Editor's note: Pathalgadi are stone slabs bearing inscriptions that villagers in Jharkhand and Chhattisgarh have, over the past year, appropriated to declare their "independence" from the state and central government, and as signposts to mark tribal agitation. This has led to state action against the rebellion. Firstpost will run a series of reported pieces from the region to understand the concerns of locals and the government's position.
Raipur: The ruling BJP in Chhattisgarh seems bent on reaping a political dividend from the ongoing Pathalgadi movement in the state by allegedly dividing the tribals and turning the focus onto issues of religious conversions and reservation. And with Assembly elections around the corner, this has only added to this speculation.
At the centre of the row are the state's northern areas of Jashpur and Surguja, where the Pathalgadi movement arrived in its political form on 22 April, when tribal folk in the villages of Bachhraon and Butanga placed a stone slab outside their borders and declared the Gram Sabha as the highest institution.
The Pathalgadi movement has been spreading rapidly in the past one-and-a-half year across the tribal belt in Jharkhand to the linked areas of Chhattisgarh and Odisha, and even Madhya Pradesh. The stone slabs with constitutional rights of the Gram Sabhas written on them are meant to wrest back the powers granted to tribals under the Panchayats (Extension to Scheduled Areas) Act, 1996 (PESA).
In the past year, such slabs have been installed in several villages and tribals in some areas of Jharkhand have made compliance to Gram Sabhas compulsory for the residents. In many areas, even government officials have been stopped from entering.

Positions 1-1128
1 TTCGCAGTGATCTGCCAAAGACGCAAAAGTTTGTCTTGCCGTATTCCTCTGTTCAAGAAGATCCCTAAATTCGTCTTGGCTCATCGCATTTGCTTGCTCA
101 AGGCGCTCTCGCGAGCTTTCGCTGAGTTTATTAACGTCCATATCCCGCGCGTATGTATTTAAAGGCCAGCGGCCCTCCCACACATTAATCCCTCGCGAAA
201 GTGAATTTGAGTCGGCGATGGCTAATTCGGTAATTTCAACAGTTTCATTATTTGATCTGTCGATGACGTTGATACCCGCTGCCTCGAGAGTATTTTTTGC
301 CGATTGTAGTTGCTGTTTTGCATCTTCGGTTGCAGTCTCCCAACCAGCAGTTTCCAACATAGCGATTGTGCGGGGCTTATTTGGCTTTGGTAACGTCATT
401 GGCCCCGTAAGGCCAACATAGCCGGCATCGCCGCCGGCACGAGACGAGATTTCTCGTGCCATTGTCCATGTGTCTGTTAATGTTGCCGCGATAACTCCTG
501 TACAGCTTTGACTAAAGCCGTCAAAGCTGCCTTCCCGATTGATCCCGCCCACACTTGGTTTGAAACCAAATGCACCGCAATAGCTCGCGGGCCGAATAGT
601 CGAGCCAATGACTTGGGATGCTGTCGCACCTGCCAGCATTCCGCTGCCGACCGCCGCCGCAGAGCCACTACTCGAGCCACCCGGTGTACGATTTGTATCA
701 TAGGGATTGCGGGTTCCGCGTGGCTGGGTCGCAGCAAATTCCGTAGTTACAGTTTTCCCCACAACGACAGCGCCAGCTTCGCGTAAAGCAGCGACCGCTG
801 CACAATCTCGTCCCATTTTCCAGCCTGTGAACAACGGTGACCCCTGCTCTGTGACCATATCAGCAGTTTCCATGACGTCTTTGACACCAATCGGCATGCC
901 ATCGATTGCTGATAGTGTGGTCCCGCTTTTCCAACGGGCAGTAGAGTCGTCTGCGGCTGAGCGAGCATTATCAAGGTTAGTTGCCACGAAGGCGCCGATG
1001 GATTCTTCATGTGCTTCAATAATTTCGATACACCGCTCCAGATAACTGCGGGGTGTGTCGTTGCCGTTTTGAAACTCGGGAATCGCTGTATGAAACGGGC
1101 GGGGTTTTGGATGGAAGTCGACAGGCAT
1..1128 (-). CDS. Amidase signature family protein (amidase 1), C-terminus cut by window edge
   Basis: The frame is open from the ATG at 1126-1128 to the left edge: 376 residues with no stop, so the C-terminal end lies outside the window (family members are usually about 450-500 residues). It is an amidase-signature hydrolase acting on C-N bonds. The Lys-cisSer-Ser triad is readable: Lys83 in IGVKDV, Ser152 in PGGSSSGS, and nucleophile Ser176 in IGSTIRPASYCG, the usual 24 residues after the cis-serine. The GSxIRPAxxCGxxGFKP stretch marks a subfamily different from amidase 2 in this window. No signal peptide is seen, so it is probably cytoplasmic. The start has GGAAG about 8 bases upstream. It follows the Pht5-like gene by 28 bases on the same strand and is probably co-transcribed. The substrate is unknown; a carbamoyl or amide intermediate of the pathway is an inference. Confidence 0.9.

Election year and tribal benefits
Chhattisgarh's Jashpur district has a large percentage of Christian voters (22.6 percent), the majority of whom are converts. This has for long been a flashpoint for the Hindutva brigade, whose leaders like the late Dilip Singh Judeo led 'Ghar Wapsi' campaigns to reconvert the Christian Adivasis and demanded that converted Adivasis shouldn't get the benefits of reservations.
The Pathalgadi movement, which focused on the violation of the PESA Act, has recently shifted focus to reservations for the tribals. It has also earned a bad name after the Kunti gangrape in June, in which the police identified a local pastor and "Pathalgadi supporters" as accused.
The BJP has jumped into the fray, with party president and election strategist Amit Shah visiting Chhattisgarh in the last few months – along with RSS chief Mohan Bhagwat – to understand the tribals' resentment and the Pathalgadi issue.